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Five-year clinical outcomes of Crohn’s disease: a report of 287 multiethnic cases from an International Hospital in Thailand

Authors Permpoon V, Pongpirul K, Anuras S

Received 6 December 2018

Accepted for publication 5 March 2019

Published 7 May 2019 Volume 2019:12 Pages 203—208


Checked for plagiarism Yes

Review by Single-blind

Peer reviewer comments 2

Editor who approved publication: Professor Andreas M. Kaiser

Video abstract presented by Vibhakorn Permpoon.

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Vibhakorn Permpoon,1 Krit Pongpirul,2–4 Sinn Anuras1

1Digestive Disease Center, Bumrungrad International Hospital, Bangkok, Thailand; 2Department of Preventive and Social Medicine, Faculty of Medicine, Chulalongkorn University, Bangkok, Thailand; 3Department of International Health, Johns Hopkins Bloomberg School of Public Health, Baltimore, MD, USA; 4Bumrungrad Research Center, Bumrungrad International Hospital, Bangkok, Thailand

Background: Crohn’s disease (CD) has been relatively rare in Asian region whereas its clinical outcomes have been dominated by evidence from Caucasians in developed countries. This study reported clinical characteristics and outcomes of the multiethnic patients who visited our institution.
Materials and methods: Medical records of all patients who visited our institution during 2005–2010 were reviewed. Colonoscopy and sigmoidoscopy were performed in compliance with the ASGE guidelines.
Results: A total of 287 CD patients were followed up for 5.65 years on average: 41.80% Middle Eastern (ME), 29.62% Caucasian, 28.57% Asian. ME and Caucasian had higher CD prevalence than Asian (286.71, 278.66, and 43.10 per 100,000 population, respectively). Significant variation in male proportion was observed (p=0.001): 39.02% Asian, 65.83% ME, 68.24% Caucasian. The mean age was 39.46 years (ME 32.88, Asian 43.35, Caucasian 45.00; p<0.001). ME had alonger duration of symptoms (26.55 months) than Caucasian (11.98 months) and Asian (12.35 months) (p=0.0008). The proportions of perianal lesions were statistically different across ethnic origins (p=0.014): 9.76% Asian, 24.17% ME and 12.94% Caucasian. Caucasian was severely active, compared with ME (10.83%) and Asian (6.10%). Disease progression existed in 88 of 254 patients who initially had non-severe pathology: 19.63% ME, 40% Caucasian, 50.65% Asian (p<0.0001). Clinical improvement was observed in 82% of the patients. Seventy-five patients required either surgery or hospitalization with a significant ethnic variation: 37.65% Caucasian, 28.33% ME, 10.98% Asian (p<0.0001).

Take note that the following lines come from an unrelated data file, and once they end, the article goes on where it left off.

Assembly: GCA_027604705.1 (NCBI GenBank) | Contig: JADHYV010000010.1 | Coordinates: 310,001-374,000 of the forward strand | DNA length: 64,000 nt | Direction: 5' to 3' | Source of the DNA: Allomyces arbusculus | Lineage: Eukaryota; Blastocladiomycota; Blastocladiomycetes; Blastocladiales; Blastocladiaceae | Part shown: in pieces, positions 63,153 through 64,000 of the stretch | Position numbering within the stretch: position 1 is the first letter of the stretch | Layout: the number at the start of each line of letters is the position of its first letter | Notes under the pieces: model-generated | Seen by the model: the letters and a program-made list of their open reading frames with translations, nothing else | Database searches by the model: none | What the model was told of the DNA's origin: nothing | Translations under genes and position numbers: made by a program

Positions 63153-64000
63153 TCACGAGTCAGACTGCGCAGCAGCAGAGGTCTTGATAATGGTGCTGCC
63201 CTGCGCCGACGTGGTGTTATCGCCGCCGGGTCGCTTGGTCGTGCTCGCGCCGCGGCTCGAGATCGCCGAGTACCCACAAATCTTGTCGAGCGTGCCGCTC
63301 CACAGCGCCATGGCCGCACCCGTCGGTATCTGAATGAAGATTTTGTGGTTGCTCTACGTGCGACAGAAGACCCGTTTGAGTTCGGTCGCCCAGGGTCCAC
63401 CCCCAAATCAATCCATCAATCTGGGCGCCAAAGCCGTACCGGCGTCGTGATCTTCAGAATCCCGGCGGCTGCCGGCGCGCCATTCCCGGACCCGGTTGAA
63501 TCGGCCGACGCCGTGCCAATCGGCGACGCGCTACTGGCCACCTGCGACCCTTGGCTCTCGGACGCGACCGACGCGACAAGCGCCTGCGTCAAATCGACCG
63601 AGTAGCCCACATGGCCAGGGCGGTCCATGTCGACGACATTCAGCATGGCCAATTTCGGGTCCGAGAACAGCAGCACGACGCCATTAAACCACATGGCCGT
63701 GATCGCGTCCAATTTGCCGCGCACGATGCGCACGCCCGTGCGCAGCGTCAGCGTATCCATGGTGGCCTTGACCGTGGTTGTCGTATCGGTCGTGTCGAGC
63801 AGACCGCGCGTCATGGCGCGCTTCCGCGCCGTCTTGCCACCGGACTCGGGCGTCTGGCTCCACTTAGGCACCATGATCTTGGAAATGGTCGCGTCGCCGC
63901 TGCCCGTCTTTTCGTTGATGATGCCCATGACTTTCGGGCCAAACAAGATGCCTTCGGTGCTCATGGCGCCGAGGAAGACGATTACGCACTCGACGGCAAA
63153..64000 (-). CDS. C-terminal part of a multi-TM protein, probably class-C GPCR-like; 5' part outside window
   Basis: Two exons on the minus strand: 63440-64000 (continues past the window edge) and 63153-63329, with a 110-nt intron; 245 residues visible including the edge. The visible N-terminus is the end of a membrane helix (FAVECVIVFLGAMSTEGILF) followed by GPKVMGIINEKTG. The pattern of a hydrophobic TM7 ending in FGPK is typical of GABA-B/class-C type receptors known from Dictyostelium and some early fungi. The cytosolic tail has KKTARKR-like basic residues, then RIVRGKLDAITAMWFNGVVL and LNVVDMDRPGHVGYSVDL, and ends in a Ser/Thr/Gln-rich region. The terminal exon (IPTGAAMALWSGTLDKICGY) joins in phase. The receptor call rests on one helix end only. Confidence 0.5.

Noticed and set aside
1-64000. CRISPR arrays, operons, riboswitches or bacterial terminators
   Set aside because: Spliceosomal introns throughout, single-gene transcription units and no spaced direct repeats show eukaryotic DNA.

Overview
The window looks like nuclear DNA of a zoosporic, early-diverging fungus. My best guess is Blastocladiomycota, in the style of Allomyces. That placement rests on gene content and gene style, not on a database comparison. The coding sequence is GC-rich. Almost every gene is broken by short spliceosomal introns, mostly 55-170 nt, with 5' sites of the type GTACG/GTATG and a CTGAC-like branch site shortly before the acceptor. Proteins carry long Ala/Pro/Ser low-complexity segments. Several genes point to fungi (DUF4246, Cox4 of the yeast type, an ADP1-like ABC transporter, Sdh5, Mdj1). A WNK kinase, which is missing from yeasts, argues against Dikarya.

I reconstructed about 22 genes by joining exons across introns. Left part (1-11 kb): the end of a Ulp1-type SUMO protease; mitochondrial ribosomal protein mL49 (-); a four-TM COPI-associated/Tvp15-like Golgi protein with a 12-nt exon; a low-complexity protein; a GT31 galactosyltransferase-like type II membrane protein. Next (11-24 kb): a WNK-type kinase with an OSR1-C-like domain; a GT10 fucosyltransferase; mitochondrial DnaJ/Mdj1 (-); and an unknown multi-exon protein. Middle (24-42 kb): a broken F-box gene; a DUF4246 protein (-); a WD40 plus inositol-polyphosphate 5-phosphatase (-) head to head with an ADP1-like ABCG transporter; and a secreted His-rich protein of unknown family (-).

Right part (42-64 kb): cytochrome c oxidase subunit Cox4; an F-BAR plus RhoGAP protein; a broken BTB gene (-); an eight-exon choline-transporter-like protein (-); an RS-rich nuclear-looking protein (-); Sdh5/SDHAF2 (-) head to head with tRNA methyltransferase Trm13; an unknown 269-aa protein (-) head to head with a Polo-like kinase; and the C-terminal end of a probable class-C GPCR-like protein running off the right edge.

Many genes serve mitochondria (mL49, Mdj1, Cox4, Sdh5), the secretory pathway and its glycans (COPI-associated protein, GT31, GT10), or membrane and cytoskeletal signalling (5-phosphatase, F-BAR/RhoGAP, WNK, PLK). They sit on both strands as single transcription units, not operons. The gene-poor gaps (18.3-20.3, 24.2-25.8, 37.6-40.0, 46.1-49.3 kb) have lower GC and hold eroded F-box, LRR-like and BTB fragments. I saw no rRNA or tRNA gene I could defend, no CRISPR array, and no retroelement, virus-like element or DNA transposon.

Conclusions: Crohn’s disease prevalence, gender, age, duration of symptoms, perianal lesion, pathological severity and disease progression varied across ethnic origins.

Keywords: Crohn’s Disease, ethnic groups, anatomical pathological conditions, medical tourism, retrospective studies

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